Poet and critic Kevin Young writes with humor about “bunk” in this country. Call it what you will, balderdash, bosh, fakery, flimflam, forgery, fraud, spin, or twaddle; these are all variations on the theme of bunk and are things to think seriously about. This book is filled with many examples of bunk that will entertain you while getting across the message of the book. Far from being a new phenomenon, bunk has existed for centuries in many forms. The time frame covered includes recent and more distant stories. Not only the “fake news” of Donald Trump, but also the “humbug” of PT Barnum, and other falsehoods of people who lived either recently or long ago. Bunk is woven from stereotype and suspicion. Kevin Young considers race to be the most insidious American hoax. According to Young, “the hoax reminds us, uncomfortably, that the stories we tell don’t just express the society of the self, they construct it” (p. 432).

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Celebrate July 4! Library hours, local events

It’s almost July 4th! How will you celebrate? Andersen Library will be open until 7:30 p.m. on Tuesday, July 3rd, but the Library is closed on Wed., July 4th. Then it’s back to normal summer session hours as of 7:30 a.m. on Thurs., July 5th.

While the physical library is closed, online access to databases (including articles), the library holdings information listed in Books, media and more (UW Whitewater) (including access to ebooks) and Ask a Librarian online assistance via chat will be available.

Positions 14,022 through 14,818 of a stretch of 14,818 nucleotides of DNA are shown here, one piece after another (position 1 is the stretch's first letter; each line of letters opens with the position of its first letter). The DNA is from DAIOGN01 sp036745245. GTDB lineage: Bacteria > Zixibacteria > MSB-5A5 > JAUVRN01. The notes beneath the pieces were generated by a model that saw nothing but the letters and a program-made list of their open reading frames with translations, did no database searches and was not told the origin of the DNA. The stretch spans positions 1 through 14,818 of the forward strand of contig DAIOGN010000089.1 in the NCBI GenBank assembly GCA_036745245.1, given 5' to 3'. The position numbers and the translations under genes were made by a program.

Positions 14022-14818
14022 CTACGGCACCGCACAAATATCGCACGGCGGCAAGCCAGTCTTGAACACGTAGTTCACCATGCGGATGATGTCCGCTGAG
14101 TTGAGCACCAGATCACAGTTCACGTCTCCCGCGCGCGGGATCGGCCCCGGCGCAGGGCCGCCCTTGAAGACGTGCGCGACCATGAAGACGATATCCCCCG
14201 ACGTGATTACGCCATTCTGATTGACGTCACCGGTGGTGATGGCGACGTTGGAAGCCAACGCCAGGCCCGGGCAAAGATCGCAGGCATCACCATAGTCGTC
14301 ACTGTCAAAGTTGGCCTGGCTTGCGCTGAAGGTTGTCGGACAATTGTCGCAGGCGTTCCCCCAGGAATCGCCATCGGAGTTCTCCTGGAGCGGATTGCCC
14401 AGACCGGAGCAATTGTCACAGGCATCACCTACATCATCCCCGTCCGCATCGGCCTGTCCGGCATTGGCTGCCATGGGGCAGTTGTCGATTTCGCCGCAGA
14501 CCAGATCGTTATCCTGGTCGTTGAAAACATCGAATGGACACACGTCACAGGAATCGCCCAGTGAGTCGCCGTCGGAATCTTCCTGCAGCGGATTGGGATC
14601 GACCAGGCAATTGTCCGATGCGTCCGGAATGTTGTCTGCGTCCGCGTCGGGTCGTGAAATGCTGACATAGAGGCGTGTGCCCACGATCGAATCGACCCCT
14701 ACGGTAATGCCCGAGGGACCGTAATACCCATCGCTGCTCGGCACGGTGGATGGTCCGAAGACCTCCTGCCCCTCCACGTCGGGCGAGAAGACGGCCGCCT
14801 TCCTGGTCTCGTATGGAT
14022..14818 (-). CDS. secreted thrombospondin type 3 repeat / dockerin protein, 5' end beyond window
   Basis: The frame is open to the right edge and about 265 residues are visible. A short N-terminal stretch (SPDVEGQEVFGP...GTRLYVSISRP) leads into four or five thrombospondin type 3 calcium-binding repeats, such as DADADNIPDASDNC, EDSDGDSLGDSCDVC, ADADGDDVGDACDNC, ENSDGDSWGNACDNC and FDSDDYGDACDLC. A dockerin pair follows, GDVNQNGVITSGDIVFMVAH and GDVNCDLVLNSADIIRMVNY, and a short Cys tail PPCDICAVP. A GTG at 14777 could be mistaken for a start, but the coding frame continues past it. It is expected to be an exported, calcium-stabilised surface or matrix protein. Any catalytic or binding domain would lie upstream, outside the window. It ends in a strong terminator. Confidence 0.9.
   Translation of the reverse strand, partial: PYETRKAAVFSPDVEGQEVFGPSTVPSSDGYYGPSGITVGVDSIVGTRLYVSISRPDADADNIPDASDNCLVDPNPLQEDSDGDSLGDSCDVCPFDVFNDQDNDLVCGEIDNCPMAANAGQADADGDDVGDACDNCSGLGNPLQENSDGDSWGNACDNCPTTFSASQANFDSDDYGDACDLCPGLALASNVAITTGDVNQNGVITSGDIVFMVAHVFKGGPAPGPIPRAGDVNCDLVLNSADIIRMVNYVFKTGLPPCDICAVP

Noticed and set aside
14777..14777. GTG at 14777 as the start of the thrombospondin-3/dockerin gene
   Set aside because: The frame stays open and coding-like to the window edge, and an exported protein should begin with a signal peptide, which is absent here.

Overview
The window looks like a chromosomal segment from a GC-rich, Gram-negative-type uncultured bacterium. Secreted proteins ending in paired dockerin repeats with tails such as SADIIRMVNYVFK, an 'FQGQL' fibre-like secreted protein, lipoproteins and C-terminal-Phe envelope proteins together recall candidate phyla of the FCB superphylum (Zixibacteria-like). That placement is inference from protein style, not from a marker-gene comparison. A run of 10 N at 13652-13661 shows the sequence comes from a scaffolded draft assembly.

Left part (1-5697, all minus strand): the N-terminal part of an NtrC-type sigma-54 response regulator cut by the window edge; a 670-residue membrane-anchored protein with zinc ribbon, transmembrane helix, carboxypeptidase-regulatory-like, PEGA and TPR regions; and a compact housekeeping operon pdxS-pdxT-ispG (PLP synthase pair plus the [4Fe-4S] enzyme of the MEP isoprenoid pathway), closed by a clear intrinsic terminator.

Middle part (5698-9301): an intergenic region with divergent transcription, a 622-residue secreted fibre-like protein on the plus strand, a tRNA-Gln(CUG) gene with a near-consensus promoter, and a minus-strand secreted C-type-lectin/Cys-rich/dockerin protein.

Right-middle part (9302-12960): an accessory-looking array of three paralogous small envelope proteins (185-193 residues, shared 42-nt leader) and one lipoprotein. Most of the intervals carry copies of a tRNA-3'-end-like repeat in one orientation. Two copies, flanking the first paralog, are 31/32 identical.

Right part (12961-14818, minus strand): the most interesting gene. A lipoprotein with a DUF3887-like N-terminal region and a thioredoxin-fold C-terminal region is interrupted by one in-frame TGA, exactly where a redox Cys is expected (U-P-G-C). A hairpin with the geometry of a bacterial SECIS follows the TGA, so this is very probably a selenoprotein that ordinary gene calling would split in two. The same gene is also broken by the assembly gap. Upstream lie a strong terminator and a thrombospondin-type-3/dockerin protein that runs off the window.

Flag and fireworks imageNow, about celebrating…there are a lot of choices!

On Tuesday, July 3rd, enjoy the next Summer Concert outside Andersen Library on the Wyman Mall from 4:30-6:30 p.m. Enjoy music by King Solomon (world, reggae and ska), catering by various food trucks (Flying Cow Pizza, Smoked on Wheels BBQ, Lefty’s Two, Stormy’s Grilled Cheese, Yang’s Thai food, Pops Kettle Corn) and all the offerings of the Whitewater City Market vendors! There will be guided tours featuring campus history at 5 and 6 p.m, and lots of other fun for the whole family.

Whitewater’s Family Festival runs Fri.-Wed., June 29-July 4. The schedule includes a parade at 10am on Wed., the 4th (parade entries), preceded by the 11th annual Whippet City Mile Run along the same route and starting at about 9:50am. The Festival also includes midway games, food, music, the annual car & bike rally (on the 4th, beginning at 8am), Minneiska ski show on Cravath Lake (on the 1st at noon; on the 4th at 12:30 p.m.), fireworks, and more.